I’d like to thank my lecturers and fellow students for such a great year! In particular to those whom I learnt and revised with, we tend to learn together in Computer Science at Hull, and its been a great help! I’d also like to congratulate my fellow first years who have done very well on the whole (hull?! :P)

Danny

Categories
University

Programming 2 Exam

A totally unrelated picture of my tortoise, and why not?

Today we all had our exam for module 08120: more commonly known as Programming 2. The general consensus amongst my friends is that it wasn’t too bad, and I agree. I didn’t feel too phased by any of the questions.

I enjoy programming, and as sad as some people might think it is, I do it in my own free time as well as at university. There’s nothing quite as satisfying as defeating a problem or showing someone something you’ve made, or help make and seeing them think “wow, I didn’t know he could do this”. 🙂

I shall, of course, post on the blog when I know what result I got which should be around my birthday in mid July.

Danny.

Categories
Mobile Application Development University

Exams, Downloads and Development

It’s been a while since I’ve posted, but at least that shows I’ve been busy :).

Last Monday I had my exam for Quantitative Methods for Computing, having spent the previous weekend solidly revising I think it went pretty well. Not as badly as I’d expected, not as well as I’d hoped but good enough to get me a good grade in the module overall I think.

Since then I’ve been working on some of my applications. I’ve implemented Photo Highscores into Sweepy Cleaner and Evil Squash 2 and got a lot of the features working in my Hull Computer Science Blog application which displays the blogs of all the computer scientists at my university as well as shows off some featured applications by students in a random order and allows users to go directly to their Marketplace page to download them.

Speaking of the marketplace I’m very happy to announce that Sweepy Cleaner has had over 200 downloads already — 218 to be precise — and has been enjoyed and reviewed by people as far away as America and Australia. 🙂

Tomorrow I have my programming 2 examination, having looked over the previous 3 years’ past papers I don’t think I have anything to worry about. Programming the apps I just mentioned has almost been like revision — there’s nothing quite like doing something in order to revise it.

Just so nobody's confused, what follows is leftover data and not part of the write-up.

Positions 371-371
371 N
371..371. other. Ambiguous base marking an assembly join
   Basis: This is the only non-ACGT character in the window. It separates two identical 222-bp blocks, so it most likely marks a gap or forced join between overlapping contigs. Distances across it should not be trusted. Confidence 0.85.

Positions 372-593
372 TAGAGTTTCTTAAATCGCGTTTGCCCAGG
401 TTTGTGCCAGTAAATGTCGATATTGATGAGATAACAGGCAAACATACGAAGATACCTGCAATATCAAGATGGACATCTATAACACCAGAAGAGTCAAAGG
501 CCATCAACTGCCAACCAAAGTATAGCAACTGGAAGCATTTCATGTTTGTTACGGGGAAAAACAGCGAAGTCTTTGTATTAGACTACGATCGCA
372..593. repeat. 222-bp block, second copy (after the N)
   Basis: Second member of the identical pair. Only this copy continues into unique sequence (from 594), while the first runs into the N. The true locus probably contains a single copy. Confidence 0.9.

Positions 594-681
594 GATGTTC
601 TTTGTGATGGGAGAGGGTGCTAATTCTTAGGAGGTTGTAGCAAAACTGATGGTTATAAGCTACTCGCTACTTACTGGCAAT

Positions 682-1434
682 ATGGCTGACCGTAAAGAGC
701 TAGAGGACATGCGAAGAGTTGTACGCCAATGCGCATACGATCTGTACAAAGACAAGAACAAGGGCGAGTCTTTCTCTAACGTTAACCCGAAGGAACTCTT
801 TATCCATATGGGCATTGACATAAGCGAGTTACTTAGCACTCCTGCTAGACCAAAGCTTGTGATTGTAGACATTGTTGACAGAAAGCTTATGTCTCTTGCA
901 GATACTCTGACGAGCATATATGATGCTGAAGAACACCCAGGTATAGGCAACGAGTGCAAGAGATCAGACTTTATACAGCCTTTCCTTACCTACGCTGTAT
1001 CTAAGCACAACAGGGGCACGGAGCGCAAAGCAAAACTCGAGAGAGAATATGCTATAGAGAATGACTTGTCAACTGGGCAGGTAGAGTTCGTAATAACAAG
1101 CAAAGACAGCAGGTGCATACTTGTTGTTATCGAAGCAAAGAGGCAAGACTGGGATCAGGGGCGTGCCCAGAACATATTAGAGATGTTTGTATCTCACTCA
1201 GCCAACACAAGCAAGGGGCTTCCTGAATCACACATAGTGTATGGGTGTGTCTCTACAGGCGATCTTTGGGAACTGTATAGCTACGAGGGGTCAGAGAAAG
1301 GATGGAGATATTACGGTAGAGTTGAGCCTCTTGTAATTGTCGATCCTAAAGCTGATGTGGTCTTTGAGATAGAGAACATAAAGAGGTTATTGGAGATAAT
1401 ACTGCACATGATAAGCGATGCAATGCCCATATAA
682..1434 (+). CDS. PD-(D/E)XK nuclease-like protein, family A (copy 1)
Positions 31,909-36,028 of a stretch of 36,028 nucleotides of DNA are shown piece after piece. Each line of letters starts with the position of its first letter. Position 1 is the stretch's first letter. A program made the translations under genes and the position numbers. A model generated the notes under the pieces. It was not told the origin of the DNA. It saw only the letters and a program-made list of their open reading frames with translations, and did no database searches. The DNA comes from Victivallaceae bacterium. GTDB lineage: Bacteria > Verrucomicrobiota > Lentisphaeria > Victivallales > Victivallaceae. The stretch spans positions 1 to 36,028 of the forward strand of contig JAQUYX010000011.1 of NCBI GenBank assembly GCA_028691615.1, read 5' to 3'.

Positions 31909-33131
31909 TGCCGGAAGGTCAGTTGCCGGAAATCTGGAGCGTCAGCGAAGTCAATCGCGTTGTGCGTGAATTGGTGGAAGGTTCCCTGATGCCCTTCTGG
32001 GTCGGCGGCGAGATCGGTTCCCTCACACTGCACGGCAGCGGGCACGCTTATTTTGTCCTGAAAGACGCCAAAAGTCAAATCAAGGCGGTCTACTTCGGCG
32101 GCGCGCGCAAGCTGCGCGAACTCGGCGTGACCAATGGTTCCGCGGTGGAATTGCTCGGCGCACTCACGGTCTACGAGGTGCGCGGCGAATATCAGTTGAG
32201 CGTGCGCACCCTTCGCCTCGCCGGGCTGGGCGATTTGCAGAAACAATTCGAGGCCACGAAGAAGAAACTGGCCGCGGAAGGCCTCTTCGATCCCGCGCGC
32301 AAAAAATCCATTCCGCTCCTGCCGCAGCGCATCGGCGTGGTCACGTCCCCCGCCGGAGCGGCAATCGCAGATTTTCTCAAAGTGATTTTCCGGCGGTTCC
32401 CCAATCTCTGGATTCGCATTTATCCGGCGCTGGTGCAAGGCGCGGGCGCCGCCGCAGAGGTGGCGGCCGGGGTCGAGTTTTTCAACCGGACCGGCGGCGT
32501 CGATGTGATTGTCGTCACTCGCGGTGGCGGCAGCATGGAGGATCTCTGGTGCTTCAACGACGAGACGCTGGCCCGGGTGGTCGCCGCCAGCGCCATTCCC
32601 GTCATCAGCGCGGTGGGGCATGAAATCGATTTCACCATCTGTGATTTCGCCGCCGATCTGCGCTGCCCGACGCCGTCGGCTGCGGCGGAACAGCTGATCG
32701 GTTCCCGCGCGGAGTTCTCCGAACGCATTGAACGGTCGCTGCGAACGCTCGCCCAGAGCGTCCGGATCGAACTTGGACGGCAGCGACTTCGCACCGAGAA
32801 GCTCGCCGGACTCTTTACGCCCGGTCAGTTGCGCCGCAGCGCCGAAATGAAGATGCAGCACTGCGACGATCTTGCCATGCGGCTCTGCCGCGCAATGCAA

Thats all for now,

Danny

Categories
Life

Easter Projects

Here’s a badly taken photo of Hull’s Paragon Interchange Station, taken whilst waiting for my train home

Friday was our final day at University and consisted of a Lab session and a Tutorial in which we talked about the coursework for ACW 2 for Programming 2 — A.K.A. Sweepy Cleaner. Almost as soon as the Tutorial was over I was on my way to the station to head home for two weeks off, well deserved after a busy term.

In an attempt to keep on top of work and hone my skills as a Software Engineer I have lined up a few projects for myself, to be completed over Easter.

The first of my Projects is to design and develop a custom website front-end and back-end content management system for a local bee keeper who offers Bee Keeping courses, bees for sale, honey products and a range of soaps and lotions. The system will need to allow the customers to edit their product ranges and content on their pages, it will also need to provide an attractive interface to customers and be SEO friendly in order to rank well on Google Searches for Bee related terms.

The Content Management System will be a fair bit of work, but fortunately I can use my previous experiences on projects such as Worldwide Lighthouses in order produce a better system, I also enjoy making user interfaces — particularly for the web, so I’m looking forward to working on this project and hopefully making my customers happy.

My second project is to complete Worldwide Lighthouses, a website run by my brother which uses a custom made CMS (Content Management System). Due to a data loss around Christmas a lot of the workings of the site remain unfinished, hopefully by the end of  Easter all functionality of the previous website will have been restored and even improved upon.